Ano Liosia Olympic Hall

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Ano Liosia Olympic Hall is a multi-purpose and multi-sport indoor arena that is located in Ano Liosia, a suburb of Athens, Greece.[3] The arena is mainly used to host basketball games and various martial arts tournaments. The arena's seating capacity for sporting events is 8,327[4][5] people.

Ano Liosia Olympic Hall
Ano Liosia Indoor Hall.jpg
Ano Liosia Olympic Hall in 2020.
LocationAno Liosia, Athens, Greece
Coordinates38°04′54″N 23°41′12″E / 38.08167°N 23.68667°E / 38.08167; 23.68667Coordinates: 38°04′54″N 23°41′12″E / 38.08167°N 23.68667°E / 38.08167; 23.68667
Public transitAno Liosia, OSE
CapacityBasketball: 8,327[1][2]
Handball: 8,327
Volleyball: 8,327
Broke ground2001
Construction cost€84 million euros
(2004 money)
AEK B.C. (2021–present)


Ano Liosia Indoor Hall in 2018.

Ano Liosia Olympic Hall was opened in 2004. The arena was used to host the judo and wrestling events at the 2004 Athens Summer Olympics.[6]

After the 2004 Athens Summer Olympics, the venue became the site of various television productions, including the Greek version of the reality show So You Think You Can Dance. From 19 May to 6 June 2010, the arena hosted the Greek Ice Hockey Championship, for both men and women. At one point in time, the arena was scheduled to be the home of the Hellenic Academy of Culture and Hellenic Digital Archive.[7][8]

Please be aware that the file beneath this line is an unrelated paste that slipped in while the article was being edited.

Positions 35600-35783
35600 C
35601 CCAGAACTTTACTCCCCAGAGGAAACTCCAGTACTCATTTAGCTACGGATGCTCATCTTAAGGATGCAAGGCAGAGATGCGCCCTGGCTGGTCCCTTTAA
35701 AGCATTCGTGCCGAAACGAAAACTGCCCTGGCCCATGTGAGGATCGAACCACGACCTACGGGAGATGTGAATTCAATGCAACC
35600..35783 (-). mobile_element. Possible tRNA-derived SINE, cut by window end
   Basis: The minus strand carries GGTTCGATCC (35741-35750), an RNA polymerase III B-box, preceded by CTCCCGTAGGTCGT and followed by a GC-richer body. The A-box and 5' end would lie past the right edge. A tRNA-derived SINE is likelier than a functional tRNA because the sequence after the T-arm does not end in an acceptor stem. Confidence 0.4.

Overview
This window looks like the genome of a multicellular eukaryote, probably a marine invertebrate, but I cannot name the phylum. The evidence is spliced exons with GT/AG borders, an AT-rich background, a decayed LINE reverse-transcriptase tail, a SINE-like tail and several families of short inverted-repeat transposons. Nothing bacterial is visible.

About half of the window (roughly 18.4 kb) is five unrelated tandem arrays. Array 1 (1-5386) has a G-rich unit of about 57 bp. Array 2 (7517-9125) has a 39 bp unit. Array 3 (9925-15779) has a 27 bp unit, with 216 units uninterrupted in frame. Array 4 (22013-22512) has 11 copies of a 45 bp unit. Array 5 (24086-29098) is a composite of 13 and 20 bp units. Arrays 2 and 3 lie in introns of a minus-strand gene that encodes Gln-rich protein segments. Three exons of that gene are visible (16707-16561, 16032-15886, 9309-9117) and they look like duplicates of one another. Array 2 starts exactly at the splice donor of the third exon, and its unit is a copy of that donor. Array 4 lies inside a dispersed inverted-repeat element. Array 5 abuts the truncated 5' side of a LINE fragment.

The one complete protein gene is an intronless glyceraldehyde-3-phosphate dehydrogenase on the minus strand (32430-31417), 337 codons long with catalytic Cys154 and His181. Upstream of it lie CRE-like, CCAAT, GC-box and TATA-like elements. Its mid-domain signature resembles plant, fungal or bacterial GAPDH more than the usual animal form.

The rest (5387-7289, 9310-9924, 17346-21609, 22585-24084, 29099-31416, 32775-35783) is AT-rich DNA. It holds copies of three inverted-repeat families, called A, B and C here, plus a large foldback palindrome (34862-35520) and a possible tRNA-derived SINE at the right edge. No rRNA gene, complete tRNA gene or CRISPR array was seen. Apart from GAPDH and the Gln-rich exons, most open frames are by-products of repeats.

On May 13, 2019, the Greek Government decided to cede the venue to the General Secretariat of Sports, with the aim of subsequently ceding it to AEK B.C..[9] On June 22, 2020, it was announced that the arena's use until the year 2040, was granted to the professional basketball club A.E.K., of the Greek Basket League, in order for the arena to host the home games of the club.[10] The club will begin using the arena for the 2021–22 season.

See alsoEdit


  1. ^ AEK BC Official Website (in Greek)
  2. ^ ESAKE Official Website (in Greek)
  3. ^ profile. Archived September 24, 2010, at the Wayback Machine (in English and Greek)
  4. ^ AEK BC Official Website (in Greek)
  5. ^ ESAKE Official Website (in Greek)
  6. ^ 2004 Summer Olympics official report. Archived 2008-08-19 at the Wayback Machine Volume 2. pp. 357-8, 433.
  7. ^ "Archived copy". Archived from the original on 2013-08-01. Retrieved 2010-03-15.CS1 maint: archived copy as title (link)
  8. ^ "IOC News - Olympic Updates, Articles and Press Releases". 17 July 2021.
  9. ^ (in Greek)
  10. ^ "Το "Παλάτι", που της αξίζει..."

External linksEdit